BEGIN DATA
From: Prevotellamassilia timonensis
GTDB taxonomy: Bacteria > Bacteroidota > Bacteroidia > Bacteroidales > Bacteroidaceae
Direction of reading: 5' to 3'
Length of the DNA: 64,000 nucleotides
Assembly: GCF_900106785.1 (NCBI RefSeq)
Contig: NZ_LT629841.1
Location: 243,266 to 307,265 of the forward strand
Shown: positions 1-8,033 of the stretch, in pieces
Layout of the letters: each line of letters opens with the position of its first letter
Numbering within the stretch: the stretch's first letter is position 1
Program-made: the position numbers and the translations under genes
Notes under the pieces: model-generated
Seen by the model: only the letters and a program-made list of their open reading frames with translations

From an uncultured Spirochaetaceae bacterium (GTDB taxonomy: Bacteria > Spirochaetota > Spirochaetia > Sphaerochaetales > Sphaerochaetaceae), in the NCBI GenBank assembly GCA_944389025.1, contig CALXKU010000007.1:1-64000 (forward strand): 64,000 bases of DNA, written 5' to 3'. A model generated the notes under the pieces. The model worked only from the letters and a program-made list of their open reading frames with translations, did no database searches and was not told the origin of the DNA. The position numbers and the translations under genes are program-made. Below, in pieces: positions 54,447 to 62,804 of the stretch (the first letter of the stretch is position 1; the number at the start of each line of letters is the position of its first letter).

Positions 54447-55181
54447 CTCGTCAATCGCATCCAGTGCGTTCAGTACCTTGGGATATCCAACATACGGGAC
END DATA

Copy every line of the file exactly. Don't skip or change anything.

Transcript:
From: Prevotellamassilia timonensis
GTDB taxonomy: Bacteria > Bacteroidota > Bacteroidia > Bacteroidales > Bacteroidaceae
Direction of reading: 5' to 3'
Length of the DNA: 64,000 nucleotides
Assembly: GCF_900106785.1 (NCBI RefSeq)
Contig: NZ_LT629841.1
Location: 243,266 to 307,265 of the forward strand
Shown: positions 1-8,033 of the stretch, in pieces
Layout of the letters: each line of letters opens with the position of its first letter
Numbering within the stretch: the stretch's first letter is position 1
Program-made: the position numbers and the translations under genes
Notes under the pieces: model-generated
Seen by the model: only the letters and a program-made list of their open reading frames with translations

From an uncultured Spirochaetaceae bacterium (GTDB taxonomy: Bacteria > Spirochaetota > Spirochaetia > Sphaerochaetales > Sphaerochaetaceae), in the NCBI GenBank assembly GCA_944389025.1, contig CALXKU010000007.1:1-64000 (forward strand): 64,000 bases of DNA, written 5' to 3'. A model generated the notes under the pieces. The model worked only from the letters and a program-made list of their open reading frames with translations, did no database searches and was not told the origin of the DNA. The position numbers and the translations under genes are program-made. Below, in pieces: positions 54,447 to 62,804 of the stretch (the first letter of the stretch is position 1; the number at the start of each line of letters is the position of its first letter).

Positions 54447-55181
54447 CTCGTCAATCGCATCCAGTGCGTTCAGTACCTTGGGATATCCAACATACGGGAC